Wetterling Gallery was founded in Sweden in 1978 by Björn Wetterling.

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Historically, the gallery played a pivotal role in bringing key artists - such as Robert Rauschenberg, Ed Ruscha, James Rosenquist or Frank Stella, amongst many others - to Sweden. While remaining central, this mission has now been expanded to promoting Swedish artists on the local and international scenes.

Featured artists

Astrid Kruse Jensen DK

Astrid Kruse Jensen

Astrid Kruse Jensen is a celebrated Danish photography-based visual artist. Her practice is characterized by a blurring of boundaries between memory, consciousness, reality, and illusion - an exploration of the concept of memory as a state of consciousness that bridges time and space. The relationship between photography and remembrance is a central driver for the artist, for whom memory acts as a form of shifted reality throughout her entire oeuvre. As such, specificity of time and place dissolves, while the viewer embarks on an open-ended journey. From a technical perspective, Kruse Jensen's innovations question the medium of photography itself, and particularly its reliability in documenting reality.

Astrid Kruse Jensen (b. 1975) lives and works in Copenhagen, Denmark. She studied at the Gerrit Rietveld Academy in the Netherlands and the Glasgow School of Art, U.K. She has been nominated for several prizes, notably the Deutsche Börse Preis in 2014, or Anne Marie Telmányi’s prize for women artists in 2017. Kruse Jensen has had solo exhibitions in Denmark, Sweden, France, Germany, The Netherlands, Iceland and India, as well as several group exhibitions throughout Europe, The United States, Canada and China. Artworks are featured in important private and public collections, including Moderna Museet Stockholm, the George Eastman House, ARoS, The National Collection of Photography, Manchester City Gallery, Vestsjæl-lands Kunstmuseum, Artotheque de Caen, the John Kobal
Foundation, the Danish Arts Foundation.

Astrid Kruse Jensen, 'Traces of Resonance'. Courtesy of the gallery and the artist.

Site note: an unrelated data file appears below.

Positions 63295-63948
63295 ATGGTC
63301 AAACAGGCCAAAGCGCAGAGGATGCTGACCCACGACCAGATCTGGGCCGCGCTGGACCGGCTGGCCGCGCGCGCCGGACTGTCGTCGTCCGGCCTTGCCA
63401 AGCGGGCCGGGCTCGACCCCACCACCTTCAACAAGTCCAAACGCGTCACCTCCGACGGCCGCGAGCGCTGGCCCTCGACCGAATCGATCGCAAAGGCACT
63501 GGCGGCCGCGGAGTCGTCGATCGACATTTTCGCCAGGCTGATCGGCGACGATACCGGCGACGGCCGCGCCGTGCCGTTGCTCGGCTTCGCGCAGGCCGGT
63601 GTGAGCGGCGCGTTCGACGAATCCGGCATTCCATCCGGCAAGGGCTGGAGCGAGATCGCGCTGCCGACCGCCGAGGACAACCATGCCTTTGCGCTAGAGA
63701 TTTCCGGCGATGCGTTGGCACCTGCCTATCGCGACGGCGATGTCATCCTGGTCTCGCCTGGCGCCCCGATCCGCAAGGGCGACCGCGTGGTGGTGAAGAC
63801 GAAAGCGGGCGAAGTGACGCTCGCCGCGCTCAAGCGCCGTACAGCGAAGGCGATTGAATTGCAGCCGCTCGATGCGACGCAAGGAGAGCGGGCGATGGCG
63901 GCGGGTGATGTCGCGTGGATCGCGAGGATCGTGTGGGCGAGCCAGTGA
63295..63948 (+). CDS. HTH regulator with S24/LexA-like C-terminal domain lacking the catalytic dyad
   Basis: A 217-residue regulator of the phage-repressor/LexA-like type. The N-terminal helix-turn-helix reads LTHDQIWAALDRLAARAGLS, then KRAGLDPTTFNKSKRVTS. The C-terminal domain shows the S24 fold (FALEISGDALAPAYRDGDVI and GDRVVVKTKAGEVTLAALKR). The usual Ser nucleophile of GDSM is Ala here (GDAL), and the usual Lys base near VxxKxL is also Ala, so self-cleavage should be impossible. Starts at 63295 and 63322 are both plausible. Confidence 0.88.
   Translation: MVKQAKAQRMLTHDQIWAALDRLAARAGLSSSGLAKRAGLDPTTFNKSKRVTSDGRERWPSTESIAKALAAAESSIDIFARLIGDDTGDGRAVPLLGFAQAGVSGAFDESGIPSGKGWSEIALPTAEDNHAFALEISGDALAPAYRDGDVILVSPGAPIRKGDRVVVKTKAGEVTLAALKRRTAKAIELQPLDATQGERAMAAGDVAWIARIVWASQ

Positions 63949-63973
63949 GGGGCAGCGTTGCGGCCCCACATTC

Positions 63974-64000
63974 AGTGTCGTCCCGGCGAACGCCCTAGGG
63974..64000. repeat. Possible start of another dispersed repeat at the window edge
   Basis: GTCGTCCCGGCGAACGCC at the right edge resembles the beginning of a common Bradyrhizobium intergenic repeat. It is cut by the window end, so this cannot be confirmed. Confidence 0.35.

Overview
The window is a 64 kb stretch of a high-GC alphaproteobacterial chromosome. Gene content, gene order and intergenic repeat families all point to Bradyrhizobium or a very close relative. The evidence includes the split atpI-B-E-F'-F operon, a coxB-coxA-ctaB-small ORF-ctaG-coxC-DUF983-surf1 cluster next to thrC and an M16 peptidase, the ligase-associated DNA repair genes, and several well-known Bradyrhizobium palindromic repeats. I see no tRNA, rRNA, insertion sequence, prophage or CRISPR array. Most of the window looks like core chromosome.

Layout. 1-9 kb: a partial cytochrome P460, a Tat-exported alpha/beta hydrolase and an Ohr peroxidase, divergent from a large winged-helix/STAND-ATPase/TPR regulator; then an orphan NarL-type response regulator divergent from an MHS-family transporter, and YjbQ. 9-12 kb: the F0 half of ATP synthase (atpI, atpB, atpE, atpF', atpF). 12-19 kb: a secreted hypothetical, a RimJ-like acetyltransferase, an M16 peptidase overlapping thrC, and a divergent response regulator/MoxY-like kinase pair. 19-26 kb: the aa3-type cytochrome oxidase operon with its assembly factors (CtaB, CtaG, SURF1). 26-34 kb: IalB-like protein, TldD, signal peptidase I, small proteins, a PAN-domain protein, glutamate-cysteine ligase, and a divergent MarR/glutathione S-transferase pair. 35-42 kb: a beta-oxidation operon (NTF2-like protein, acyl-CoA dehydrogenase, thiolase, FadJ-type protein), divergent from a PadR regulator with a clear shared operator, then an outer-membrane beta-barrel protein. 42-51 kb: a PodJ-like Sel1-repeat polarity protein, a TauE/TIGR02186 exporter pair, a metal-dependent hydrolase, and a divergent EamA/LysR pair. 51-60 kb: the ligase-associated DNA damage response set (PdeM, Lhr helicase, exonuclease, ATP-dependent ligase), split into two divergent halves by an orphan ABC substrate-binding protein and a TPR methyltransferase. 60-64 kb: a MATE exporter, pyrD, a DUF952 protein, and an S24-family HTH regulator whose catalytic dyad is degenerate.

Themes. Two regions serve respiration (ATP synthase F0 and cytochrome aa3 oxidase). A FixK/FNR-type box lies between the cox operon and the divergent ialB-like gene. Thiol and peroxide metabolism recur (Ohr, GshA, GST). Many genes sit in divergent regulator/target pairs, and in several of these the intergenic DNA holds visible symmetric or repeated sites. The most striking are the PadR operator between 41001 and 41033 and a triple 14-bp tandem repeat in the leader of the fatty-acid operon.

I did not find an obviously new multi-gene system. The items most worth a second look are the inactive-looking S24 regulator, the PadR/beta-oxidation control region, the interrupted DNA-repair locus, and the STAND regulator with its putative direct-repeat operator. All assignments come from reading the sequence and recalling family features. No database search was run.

Astrid Kruse Jensen, 'Passage of Time' (2022). Archival fiber print, 82 x 80 cm, Ed. 2 of 5 + AP. Courtesy of the gallery and the artist.

Astrid Kruse Jensen, 'Mirrored Conditions'. Courtesy of the gallery and the artist.

Astrid Kruse Jensen, 'A Sense of Resonance'. Courtesy of the gallery and the artist.

Astrid Kruse Jensen, 'A Sense of Resonance'. Courtesy of the gallery and the artist.

Alexis Soul-Gray

Alexis Soul-Gray’s practice - primarily painting, drawing and printmaking - revolves around a speculative questioning of the memorial, nostalgia, and commemoration, which brings together a conjecture of imagery taken from public archival materials. Soul-Gray begins with a figure – mother, child – from a source which may comprise the sheet on which the image is realised.

realised. Compelled to collect the cheap imagery of idealised family life in the twentieth century, she consumes and appropriates family manuals and photograph albums, knitwear catalogues filled with studio-shots of posing mothers and children unlikely to be related, biscuit-tins and sugar-sweet adverts for the well-run home ripped
from magazines.

These reference materials – where family is often faked but also individually and unpredictably felt –are torn by Soul-Gray, tarnished and defaced, before being transformed. Cut-out girls, removed from their first contexts of smiling family parties and mother’s arms, are held instead by the colour-soaked, tear-streaked work of art. There is violence in this gesture but also, ultimately, infinitely tender loving care.

Alexis Soul-Gray (b. 1980) graduated from the prestigious MA Painting programme at the world-leading Royal College of Art, London, in 2023. She holds an MA from the Royal Drawing School, London (2007) and a BA from the Camberwell College of Art, London (2003).

Alexis Soul-Gray, Artist portrait. Courtesy of the gallery and the artist

Alexis Soul-Gray,' Winter Poncho' (2022). Oil on found paper. Photo Jean Baptiste Beranger

Alexis Soul-Gray, 'Sit and think' (2022). Oil on found paper, 29h x 21 w cm.

Alexis Soul-Gray, 'Two Children and a Chained parrot' (2020). Pen on found paper, 20.50h x 18w cm.

Wetterling Gallery

Kungsträdgården 3
111 47 Stockholm, Sweden

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